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(Washington Post)   SCOTUS: You know we might have to discuss how the Constitution applies to stuff like say your cell phone, you know like the Fourth Amendment   ( divider line
    More: Interesting, U.S. Supreme Court, supreme courts, fourth amendment, amendments, cell phones, organizations, counter-terrorism, Nick Stahl  
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3654 clicks; posted to Politics » on 05 Aug 2013 at 12:48 PM (3 years ago)   |   Favorite    |   share:  Share on Twitter share via Email Share on Facebook   more»

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2013-08-05 11:36:02 AM  
2 votes:
I don't see how they could possibly have the authority to do this. Both Justice Scalia and I have Command-F'd the entire Constitution (plus all Amendments), The Declaration of Independence, the Federalist Papers, the Articles of Confederation and the Iroquois's Great Binding Law and failed to find one even one instance of the word "cell phone." So there.
2013-08-05 03:07:07 PM  
1 vote:

pdkl95: hardinparamedic: pdkl95: "Why I wrote PGP", by Philip Zimmermann

Too bad you libby libs persecuted him for shooting a marijuana fiend.

Philip Zimmermann, noted cryptography expert and author of PGP ("Pretty Good Privacy") may have been investigated by the feds as a criminal, but that was because of their fantasy about certain types of math being a "munition" and covered by the Arms Export Control Act.

At no point should he be confused with a certain dickless coward.

/also, "libby libs"? Ahh, trolls yet again jumping at things they wish were true...
//welcome to yet another ignore list

I'm pretty sure if you run that through some restricted maths and programs like such as and furthermore you'll find it was a joke.
2013-08-05 02:51:46 PM  
1 vote:
Whenever I see SCOTUS I think SCROTUMS.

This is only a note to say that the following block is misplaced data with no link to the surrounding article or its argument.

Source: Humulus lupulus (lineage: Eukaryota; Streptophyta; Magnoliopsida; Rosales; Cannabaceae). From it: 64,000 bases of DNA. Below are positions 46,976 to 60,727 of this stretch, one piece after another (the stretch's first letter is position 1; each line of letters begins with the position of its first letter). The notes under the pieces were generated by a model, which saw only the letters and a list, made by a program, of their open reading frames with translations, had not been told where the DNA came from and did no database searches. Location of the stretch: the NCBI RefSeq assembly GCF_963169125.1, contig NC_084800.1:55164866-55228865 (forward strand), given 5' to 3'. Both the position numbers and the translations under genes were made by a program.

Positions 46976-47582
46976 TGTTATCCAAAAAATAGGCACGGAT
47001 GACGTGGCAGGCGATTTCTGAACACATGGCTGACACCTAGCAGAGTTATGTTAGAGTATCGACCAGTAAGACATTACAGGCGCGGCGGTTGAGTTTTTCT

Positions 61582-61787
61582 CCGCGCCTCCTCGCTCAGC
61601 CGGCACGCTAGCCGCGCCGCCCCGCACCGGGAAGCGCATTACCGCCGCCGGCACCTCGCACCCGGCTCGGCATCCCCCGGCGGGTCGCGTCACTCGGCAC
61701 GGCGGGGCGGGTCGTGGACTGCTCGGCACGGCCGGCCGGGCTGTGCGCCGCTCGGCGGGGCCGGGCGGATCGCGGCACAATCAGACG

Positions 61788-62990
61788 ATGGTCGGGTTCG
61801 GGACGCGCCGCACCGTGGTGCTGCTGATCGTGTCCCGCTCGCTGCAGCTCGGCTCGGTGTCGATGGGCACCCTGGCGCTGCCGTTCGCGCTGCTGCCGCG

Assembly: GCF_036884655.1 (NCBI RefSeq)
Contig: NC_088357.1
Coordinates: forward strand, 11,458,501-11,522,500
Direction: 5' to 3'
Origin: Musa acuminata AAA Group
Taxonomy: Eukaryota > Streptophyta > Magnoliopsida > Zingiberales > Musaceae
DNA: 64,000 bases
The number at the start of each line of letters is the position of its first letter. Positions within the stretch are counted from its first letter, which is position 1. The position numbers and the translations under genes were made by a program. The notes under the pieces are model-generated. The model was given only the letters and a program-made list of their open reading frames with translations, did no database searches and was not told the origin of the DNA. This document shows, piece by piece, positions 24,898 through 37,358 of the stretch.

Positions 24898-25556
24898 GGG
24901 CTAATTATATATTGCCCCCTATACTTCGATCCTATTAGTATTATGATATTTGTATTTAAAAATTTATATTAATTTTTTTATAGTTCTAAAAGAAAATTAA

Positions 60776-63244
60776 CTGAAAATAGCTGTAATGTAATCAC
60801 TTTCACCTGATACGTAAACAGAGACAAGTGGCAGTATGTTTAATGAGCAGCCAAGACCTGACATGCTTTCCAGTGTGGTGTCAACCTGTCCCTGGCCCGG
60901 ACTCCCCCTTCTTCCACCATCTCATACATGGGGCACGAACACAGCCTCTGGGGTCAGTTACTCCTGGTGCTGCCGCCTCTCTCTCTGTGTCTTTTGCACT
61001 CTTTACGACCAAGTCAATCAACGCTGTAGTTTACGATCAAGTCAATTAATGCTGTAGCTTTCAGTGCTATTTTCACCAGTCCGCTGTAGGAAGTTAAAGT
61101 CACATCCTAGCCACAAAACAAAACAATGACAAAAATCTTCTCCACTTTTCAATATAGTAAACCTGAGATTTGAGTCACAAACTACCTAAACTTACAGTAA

Is it just me?
2013-08-05 01:42:30 PM  
1 vote:

qorkfiend: Explodo: Bontesla: Tom_Slick: I'm curious, if your phone has a pass code, do agencies still search it without a warrant? Is that going to be the dividing line?

I've seen that argument before. The court (a US court) ordered that without a warrant - a suspect could not be compelled to provide his password.

I can't remember any details beyond that...

In all likelihood LEOs don't need your password.  All they need is your SIM card and that fancy little reader the NSA sold them.  Stored your data in the phones memory?  Oh, watch this then...(plugs it in)  Tah-dah!  all your data...

The only way to avoid that would be to have your very own OS on your phone so that you could encrypt EVERYTHING on the phone well below OS level.  Maybe there's already one out there.  Currently our government does their damnedest to make sure that you're not allowed to do that though.

Imagine how hard the government would work to make it so that you cannot have a phone that NEVER connects to anything without your explicitly telling it to do so and is fully encrypted.  It's already clear that turning the phone off is not a deterrent to being tracked as they can turn it back on remotely or just put it in surveillance mode so that it listens for them.  You'd have to pull the battery all the time, and some phones don't even have that option.

The question then becomes: can you be compelled to give up the encryption key?

/hot, like Subby's sister
2013-08-05 01:16:29 PM  
1 vote:

Uranus Is Huge!: In 30 - 40 years, a generation raised with ubiquitous social media will be in charge of our court system. I'm guessing their notion of privacy will be very different.

And Emperor Zuckerberg will have packed the High Council with sycophants to suppress the opposition.

2013-08-05 12:44:07 PM  
1 vote:
I'm going to just go ahead and assume I don't have any rights anymore.
2013-08-05 11:33:18 AM  
1 vote:
IDK, My BFF - the Fourth Amendment!
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